Global survey reveals widespread distrust on personal data usage by companies and governments

Findings from a new Ipsos and World Economic Forum survey suggest world citizens are in the dark about how their personal information is used – most of all those from economically advanced countries including Great Britain.

During last week’s annual meeting in Davos, Paris, Ipsos and the World Economic Forum unveiled the first instalment of a global tracking study on consumer acceptance of information technology. The report, entitled Global Citizens and Data Privacy, sheds light on a widespread lack of knowledge and of trust around the usage of personal data by companies and governments.

 

Findings suggest world citizens are in the dark about how their personal information is used – most of all those from economically advanced countries including Great Britain. The findings include:

Most adults surveyed across the world say they know little or nothing about how much personal data companies and governments hold and how they use it.

Only one in three adults globally have a good idea of how much personal data companies hold about them (35%) or what they do with it (32%). In Great Britain, 30% of those surveyed say they know a great deal about what data companies hold about them with just 27% confident of what they do with this data: notably under the global averages. Nevertheless, Britons fared better than citizens from other developed economies such as Canada, Germany and Japan, where on average 20% say they have a good idea of what companies do with their personal information.

Motivation is vital as trust about organisations’ usage of personal data varies widely across sectors. 

When it comes to trust in different types of organisations to handle personal data, Britons’ views are in line with the global average. Britons’ trust is lowest for foreign governments (17%) but the national government does not score particularly well either, with 43% trusting the national government. Trust is notably higher for organisations with a “positive” motivation for providing support; two-thirds (66%) of Brits would trust doctors and hospitals to handle personal data in the right way.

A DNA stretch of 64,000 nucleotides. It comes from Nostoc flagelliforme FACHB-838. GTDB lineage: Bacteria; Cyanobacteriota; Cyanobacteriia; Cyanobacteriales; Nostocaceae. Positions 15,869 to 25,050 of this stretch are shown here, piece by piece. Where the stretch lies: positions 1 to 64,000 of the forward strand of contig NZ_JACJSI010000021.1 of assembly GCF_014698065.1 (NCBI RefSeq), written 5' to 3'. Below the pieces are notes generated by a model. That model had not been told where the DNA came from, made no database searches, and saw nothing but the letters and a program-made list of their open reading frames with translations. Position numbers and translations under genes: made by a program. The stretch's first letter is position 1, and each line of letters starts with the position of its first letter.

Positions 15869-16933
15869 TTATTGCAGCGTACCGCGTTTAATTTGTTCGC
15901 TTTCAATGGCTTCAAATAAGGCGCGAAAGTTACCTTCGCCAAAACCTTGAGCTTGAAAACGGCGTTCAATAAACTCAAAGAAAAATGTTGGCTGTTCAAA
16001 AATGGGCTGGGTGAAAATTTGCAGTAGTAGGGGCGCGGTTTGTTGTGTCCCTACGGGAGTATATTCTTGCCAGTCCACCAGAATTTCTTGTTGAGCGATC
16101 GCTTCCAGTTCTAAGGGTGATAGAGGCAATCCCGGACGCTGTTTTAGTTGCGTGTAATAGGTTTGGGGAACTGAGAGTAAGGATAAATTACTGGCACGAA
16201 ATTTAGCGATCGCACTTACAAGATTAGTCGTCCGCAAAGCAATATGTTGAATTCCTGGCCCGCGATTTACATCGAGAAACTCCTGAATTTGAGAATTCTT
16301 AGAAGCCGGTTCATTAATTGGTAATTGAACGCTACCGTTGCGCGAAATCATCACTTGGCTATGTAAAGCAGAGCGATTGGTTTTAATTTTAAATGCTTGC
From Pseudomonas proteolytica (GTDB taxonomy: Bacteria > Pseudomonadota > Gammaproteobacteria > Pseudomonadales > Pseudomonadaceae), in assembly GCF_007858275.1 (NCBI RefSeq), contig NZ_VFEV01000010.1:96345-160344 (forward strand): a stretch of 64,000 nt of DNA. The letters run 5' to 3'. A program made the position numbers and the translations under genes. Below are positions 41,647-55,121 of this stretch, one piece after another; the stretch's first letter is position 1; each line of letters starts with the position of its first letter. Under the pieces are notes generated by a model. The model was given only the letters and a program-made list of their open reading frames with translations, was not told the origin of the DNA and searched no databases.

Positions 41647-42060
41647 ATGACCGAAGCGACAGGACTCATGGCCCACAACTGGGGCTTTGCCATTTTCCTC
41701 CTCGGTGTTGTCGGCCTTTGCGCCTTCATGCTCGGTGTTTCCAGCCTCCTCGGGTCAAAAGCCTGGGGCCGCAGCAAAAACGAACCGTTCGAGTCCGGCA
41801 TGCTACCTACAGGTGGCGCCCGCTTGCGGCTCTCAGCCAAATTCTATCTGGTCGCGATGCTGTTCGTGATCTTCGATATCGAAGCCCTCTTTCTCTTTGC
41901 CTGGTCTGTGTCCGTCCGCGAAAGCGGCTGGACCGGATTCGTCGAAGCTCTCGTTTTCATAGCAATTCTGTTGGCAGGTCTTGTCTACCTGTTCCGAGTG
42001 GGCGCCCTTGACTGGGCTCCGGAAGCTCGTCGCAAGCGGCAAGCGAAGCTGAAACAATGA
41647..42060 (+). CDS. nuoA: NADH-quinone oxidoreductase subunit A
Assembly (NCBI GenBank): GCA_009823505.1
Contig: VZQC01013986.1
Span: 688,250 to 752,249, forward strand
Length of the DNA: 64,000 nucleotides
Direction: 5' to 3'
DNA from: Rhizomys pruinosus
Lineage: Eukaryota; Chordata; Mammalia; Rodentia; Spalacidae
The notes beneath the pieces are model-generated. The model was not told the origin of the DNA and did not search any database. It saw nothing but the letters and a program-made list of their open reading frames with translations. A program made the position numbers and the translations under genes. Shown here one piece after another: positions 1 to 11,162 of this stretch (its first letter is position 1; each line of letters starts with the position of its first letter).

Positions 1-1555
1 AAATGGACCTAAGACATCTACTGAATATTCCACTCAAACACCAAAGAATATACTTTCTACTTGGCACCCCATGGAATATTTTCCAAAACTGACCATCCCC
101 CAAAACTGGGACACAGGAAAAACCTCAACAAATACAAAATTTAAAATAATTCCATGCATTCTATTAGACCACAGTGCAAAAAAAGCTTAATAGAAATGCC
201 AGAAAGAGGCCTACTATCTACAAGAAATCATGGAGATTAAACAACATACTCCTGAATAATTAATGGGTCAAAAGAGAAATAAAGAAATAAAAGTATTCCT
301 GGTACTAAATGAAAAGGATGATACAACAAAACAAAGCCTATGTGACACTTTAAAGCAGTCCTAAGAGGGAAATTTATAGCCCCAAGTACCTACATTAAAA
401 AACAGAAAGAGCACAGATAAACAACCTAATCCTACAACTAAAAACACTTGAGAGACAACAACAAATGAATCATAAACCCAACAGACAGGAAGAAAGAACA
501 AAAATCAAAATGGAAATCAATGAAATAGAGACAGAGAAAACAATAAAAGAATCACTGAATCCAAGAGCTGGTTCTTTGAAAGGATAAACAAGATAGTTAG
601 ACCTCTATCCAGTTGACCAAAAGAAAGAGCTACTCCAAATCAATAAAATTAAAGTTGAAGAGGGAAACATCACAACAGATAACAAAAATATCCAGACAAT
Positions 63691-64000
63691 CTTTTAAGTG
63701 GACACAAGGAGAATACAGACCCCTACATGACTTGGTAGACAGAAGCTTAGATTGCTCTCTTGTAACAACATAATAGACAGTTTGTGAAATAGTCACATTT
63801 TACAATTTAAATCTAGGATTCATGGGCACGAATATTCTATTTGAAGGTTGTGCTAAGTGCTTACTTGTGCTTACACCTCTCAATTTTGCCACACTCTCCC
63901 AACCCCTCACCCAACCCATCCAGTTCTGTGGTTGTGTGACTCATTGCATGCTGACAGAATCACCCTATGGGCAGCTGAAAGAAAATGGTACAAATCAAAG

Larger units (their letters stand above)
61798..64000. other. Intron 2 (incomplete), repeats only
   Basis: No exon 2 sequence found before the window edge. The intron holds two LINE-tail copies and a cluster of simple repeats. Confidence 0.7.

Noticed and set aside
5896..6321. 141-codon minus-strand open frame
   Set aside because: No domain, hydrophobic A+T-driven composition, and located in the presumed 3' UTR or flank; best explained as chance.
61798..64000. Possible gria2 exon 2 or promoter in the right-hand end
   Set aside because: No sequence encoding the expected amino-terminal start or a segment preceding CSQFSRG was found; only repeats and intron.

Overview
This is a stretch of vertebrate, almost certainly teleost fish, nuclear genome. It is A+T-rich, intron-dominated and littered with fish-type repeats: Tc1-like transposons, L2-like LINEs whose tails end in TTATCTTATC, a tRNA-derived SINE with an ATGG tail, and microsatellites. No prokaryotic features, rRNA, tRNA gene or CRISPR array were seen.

In line with the global picture, Britons are most comfortable sharing their personal information with brands or companies when they are clear about what they will do with the data. Almost three-quarters (72%) of Brits would feel much or somewhat more comfortable sharing their data with a company that provides clear information. A similar proportion (69%) would trust a company that promised not to share or sell their personal data to other parties.

But here deeds are as important as words: 66% of Brits would feel more comfortable trusting a company that had never been subject to any breach, leak or fraudulent usage of data. Britons also trust what they know; two-thirds (67%) would feel more comfortable trusting a company they have a lot of experience with.

Britons are among the most likely to feel that consumers should be able to refuse to share their data with companies.

Britons are among the most likely to feel that consumers should be able to refuse companies permission to use the data they collect about them. Three-quarters (75%) agree that people should have the right to refuse companies from using this data, in line with Sweden and the US, and behind only Canada (79%).

  • You can read the full press release and download the Global Consumer Attitudes on Data Policy report on the global Ipsos website.

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